In my role as the Start-up partnership program manager, it was essential that I went to a lot of ‘Silicon Roundabout’ events and that I generally spent a lot of my time in Tech City (UK), meeting interesting people with interesting ideas. But I also spent a lot of time inside of my company, trying to better understand the intricacies of what we do in order to help me to align the right start-ups to the right opportunities.
As a Client Innovation Executive, I'm far more client focussed. Working with clients to drive innovation; assisting them on their journey to digital. In order to achieve this we work systematically and proactively with clients helping them to leverage emergent digital technologies to; improve the experience that they deliver to their customers, to reinvent their business models and drive operational efficiencies and excellence in their processes.
The last area that we help clients to innovate within is ‘trust and compliance’. Like ‘TeskaLabs’, we work to ensure our client’s systems and data are secure from cyber-attacks.
CD: What are some of the most rewarding things about working at Atos, doing what you do as a Client Innovation Exec?
MB: I recently read an article that proposed that ‘Millennials think that they should be changing the world,' that we have been raised by the media to think that we are special and that we should be the ones in ‘charge of the changes.' This article went on to argue that we need to ignore this kind of ‘Hollywood story,' accept our role in society and get on with our lives.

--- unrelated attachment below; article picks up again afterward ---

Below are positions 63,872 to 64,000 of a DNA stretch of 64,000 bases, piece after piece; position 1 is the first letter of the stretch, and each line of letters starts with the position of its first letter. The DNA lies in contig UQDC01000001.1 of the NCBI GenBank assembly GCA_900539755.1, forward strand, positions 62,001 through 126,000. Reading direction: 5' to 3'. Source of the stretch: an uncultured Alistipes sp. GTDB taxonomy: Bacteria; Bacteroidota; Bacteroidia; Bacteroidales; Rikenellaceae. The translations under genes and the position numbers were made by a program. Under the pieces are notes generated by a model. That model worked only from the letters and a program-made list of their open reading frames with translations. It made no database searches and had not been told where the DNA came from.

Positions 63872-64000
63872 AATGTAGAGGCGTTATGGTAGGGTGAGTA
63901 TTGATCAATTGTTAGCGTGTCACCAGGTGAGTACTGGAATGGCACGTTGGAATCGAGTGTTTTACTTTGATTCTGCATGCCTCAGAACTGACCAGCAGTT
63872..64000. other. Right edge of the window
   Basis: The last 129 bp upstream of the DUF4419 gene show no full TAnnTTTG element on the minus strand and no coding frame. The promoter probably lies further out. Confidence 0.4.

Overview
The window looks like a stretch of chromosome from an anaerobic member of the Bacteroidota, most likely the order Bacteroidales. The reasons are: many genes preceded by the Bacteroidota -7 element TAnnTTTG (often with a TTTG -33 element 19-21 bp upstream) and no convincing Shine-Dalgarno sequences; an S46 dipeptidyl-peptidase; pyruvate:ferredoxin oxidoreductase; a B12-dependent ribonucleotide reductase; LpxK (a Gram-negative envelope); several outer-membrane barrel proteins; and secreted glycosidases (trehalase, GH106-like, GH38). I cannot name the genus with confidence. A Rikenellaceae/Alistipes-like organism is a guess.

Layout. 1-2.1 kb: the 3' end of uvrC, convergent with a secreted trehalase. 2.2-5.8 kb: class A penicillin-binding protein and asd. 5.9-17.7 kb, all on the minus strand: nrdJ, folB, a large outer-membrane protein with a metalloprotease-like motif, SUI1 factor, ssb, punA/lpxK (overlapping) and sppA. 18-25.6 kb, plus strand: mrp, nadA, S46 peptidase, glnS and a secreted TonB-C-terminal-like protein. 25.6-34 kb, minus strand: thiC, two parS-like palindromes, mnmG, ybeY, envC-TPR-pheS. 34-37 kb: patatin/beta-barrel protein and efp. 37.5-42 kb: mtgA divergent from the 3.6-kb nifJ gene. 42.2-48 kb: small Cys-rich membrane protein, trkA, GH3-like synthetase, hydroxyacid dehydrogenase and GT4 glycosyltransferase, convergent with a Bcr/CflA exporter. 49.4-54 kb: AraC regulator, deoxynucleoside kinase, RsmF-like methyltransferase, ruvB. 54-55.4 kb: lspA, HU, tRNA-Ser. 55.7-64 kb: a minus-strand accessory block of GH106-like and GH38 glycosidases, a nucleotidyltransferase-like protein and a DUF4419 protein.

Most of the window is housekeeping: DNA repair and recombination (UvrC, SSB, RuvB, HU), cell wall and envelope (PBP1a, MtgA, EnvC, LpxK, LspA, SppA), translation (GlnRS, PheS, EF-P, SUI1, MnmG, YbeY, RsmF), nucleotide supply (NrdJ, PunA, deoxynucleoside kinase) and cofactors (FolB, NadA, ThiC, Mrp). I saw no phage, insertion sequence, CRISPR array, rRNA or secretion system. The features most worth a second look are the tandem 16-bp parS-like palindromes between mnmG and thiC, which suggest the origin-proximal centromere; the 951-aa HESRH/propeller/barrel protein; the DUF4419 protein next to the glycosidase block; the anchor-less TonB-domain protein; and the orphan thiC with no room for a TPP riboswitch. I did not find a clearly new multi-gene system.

At Atos, I am fortunate enough to work with clients on very interesting challenges. The most rewarding thing is knowing that, in a way, I do get to change the world!
CD: People say that millennials have this sense of entitlement. Do you agree?
MB: Perhaps it is true. Everything that we’ve been sold in the past ten years is about ‘rags-to-riches’, the X-factor candidate coming from a poor socio-economic background who then becomes a glamourous TV star, the Hip-Hop stars who came from nothing only to become billionaires. Every story that we’ve been told centres around the person who matters the least who then ends up mattering the most.
I think this is something that has influenced the mind-set of the ‘millennial’ and I can understand that it could be a challenge for employers to keep these people motivated and interested in what they want to do.
CD: This thinking or feeling, this sense of entitlement, it’s not right or wrong, it’s more about how employers need to be aware of and understand a different kind of mind-set.
MB: Hmmm, yes – I think so.